We tend to think of air pollution as something outside — smog, ozone, or haze hanging in the air, especially in summer. But the truth is, the air quality inside homes, offices, and other buildings can be more polluted than the air outside. The air inside your home may be polluted by lead (in house dust), formaldehyde, fire-retardants, radon, even volatile chemicals from fragrances used in conventional cleaners. Some pollutants are tracked into the home. Some arrive via a new mattress or furniture, carpet cleaners, or a coat of paint on the walls.
1. Keep Your Floors Fresh.
Suck it up. Chemicals and allergens can accumulate in household dust for decades. By using a vacuum with a HEPA filter, you can reduce concentrations of lead in your home to improve air quality. You can also get rid of other toxins, like brominated fire-retardant chemicals (PBDEs), as well as allergens like pollen, pet dander, and dust mites. Using a vacuum cleaner that has strong suction, rotating brushes, and a HEPA filter ensures that dust and dirt won’t get blown back out in the exhaust. In high-traffic areas, vacuum the same spot several times. Don’t forget walls, carpet edges, and upholstered furniture where dust accumulates. For best results, vacuum two or more times each week and wash out your filter regularly.
Mop it up. Mopping picks up the dust that vacuuming leaves behind. You can skip the soaps and cleaners and just use plain water to capture any lingering dust or allergens. New microfiber mops (and dust cloths) reportedly capture more dust and dirt than traditional fibers and don’t require any cleaning solutions whatsoever.
Keep it out. Put a large floor mat at every door. People track in all sorts of chemicals via the dirt on their shoes. A doormat reduces the amount of dirt, pesticides, and other pollutants from getting into your home. If the mat is big enough, even those who don’t wipe their shoes will leave most pollutants on the mat — not the floors in your home.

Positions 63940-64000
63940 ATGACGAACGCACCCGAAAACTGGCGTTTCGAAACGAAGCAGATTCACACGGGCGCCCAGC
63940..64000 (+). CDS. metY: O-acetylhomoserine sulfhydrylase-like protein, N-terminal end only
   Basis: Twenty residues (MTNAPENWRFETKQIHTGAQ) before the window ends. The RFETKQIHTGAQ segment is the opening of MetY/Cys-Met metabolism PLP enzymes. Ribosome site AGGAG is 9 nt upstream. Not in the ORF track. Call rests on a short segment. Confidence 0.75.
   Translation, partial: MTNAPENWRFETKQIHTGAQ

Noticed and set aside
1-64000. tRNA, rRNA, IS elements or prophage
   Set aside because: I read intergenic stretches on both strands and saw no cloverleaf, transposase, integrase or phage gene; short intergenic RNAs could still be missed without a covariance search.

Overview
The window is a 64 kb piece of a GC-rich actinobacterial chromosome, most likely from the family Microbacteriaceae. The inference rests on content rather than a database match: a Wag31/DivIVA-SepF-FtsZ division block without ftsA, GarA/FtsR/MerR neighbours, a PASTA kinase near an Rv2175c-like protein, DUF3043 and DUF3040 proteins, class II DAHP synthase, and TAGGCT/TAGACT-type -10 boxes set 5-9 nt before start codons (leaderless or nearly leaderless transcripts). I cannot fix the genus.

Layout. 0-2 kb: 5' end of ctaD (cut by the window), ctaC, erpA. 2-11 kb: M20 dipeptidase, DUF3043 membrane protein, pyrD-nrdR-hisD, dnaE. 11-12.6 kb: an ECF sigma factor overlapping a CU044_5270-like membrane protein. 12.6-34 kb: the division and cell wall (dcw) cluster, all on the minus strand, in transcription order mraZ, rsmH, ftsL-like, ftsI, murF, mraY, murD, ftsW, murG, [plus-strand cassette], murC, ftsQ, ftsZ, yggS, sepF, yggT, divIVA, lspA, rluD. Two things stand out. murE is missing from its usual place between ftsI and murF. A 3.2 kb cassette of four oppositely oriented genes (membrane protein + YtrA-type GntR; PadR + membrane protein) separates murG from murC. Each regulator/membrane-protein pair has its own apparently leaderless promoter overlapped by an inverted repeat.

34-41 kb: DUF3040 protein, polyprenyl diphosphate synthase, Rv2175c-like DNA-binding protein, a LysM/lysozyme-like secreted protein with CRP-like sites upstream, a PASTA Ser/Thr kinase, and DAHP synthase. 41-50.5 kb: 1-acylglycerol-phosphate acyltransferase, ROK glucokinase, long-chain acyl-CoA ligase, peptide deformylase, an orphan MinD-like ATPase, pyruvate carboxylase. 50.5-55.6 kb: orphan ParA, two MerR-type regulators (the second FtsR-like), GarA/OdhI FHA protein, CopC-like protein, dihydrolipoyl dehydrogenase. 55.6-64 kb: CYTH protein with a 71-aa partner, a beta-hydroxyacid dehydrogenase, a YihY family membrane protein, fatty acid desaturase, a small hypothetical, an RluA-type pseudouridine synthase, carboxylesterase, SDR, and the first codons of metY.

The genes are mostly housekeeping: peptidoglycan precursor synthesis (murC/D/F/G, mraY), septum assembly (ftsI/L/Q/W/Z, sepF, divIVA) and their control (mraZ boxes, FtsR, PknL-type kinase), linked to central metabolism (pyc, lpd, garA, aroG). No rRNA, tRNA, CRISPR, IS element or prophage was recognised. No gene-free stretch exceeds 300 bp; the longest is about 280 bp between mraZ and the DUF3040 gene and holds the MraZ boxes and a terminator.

2. Keep a Healthy Level of Humidity. Dust mites and mold love moisture. Keeping humidity around 30%-50% helps keep them and other allergens under control. A dehumidifier (and air conditioner during summer months) helps reduce moisture in indoor air and effectively controls allergens, improving air quality An air conditioner also reduces indoor pollen count — another plus for allergy-sufferers.
More tips for dehumidifying your home:
– Use an exhaust fan or crack open a window when cooking, running the dishwasher, or bathing.
– Don’t overwater houseplants.
– Vent the clothes dryer to the outside.
– Fix leaky plumbing to prevent moisture-loving mold.
– Empty drip pans in your window air conditioner and dehumidifier.
3. Test for Radon. Whether you have a new or old home, you could have a radon problem. This colorless, odorless gas significantly raises the risk of lung cancer. Radon is the second leading cause of lung cancer in the U.S. today. If you smoke and your home has high radon levels, your risk of lung cancer is especially high. Radon is a radioactive gas. It comes from the natural decay of uranium found in nearly all soils. It typically moves up through the ground and into your home through cracks and holes in the foundation. Drafty homes, airtight homes, homes with or without a basement — any home can potentially have a radon problem.
4. Smell Good Naturally. You may associate that lemony or piney scent with a clean kitchen or clean clothes. But synthetic fragrances in laundry products and air fresheners emit dozens of different chemicals into the air. You won’t find their names on the product labels. Conventional laundry detergents, fabric softeners, dryer sheets, and air fresheners in solid, spray, and oil form may all emit such gasses.
*This article does not represent legal interpretation or advice. This is not a commitment to make a loan. Loans are subject to borrower qualifications, including income, property evaluation, sufficient equity in the home to meet LTV requirements, and final credit approval. Approvals are subject to underwriting guidelines, interest rates, and program guidelines, and are subject to change without notice based on applicant’s eligibility and market conditions. Refinancing an existing loan may result in total finance charges being higher over life of loan. Reduction in payments may reflect longer loan term. Terms of the loan may be subject to payment of points and fees by the applicant. Seattle Mortgage Brokers, LLC NMLS: LO# 305371 MB# 761615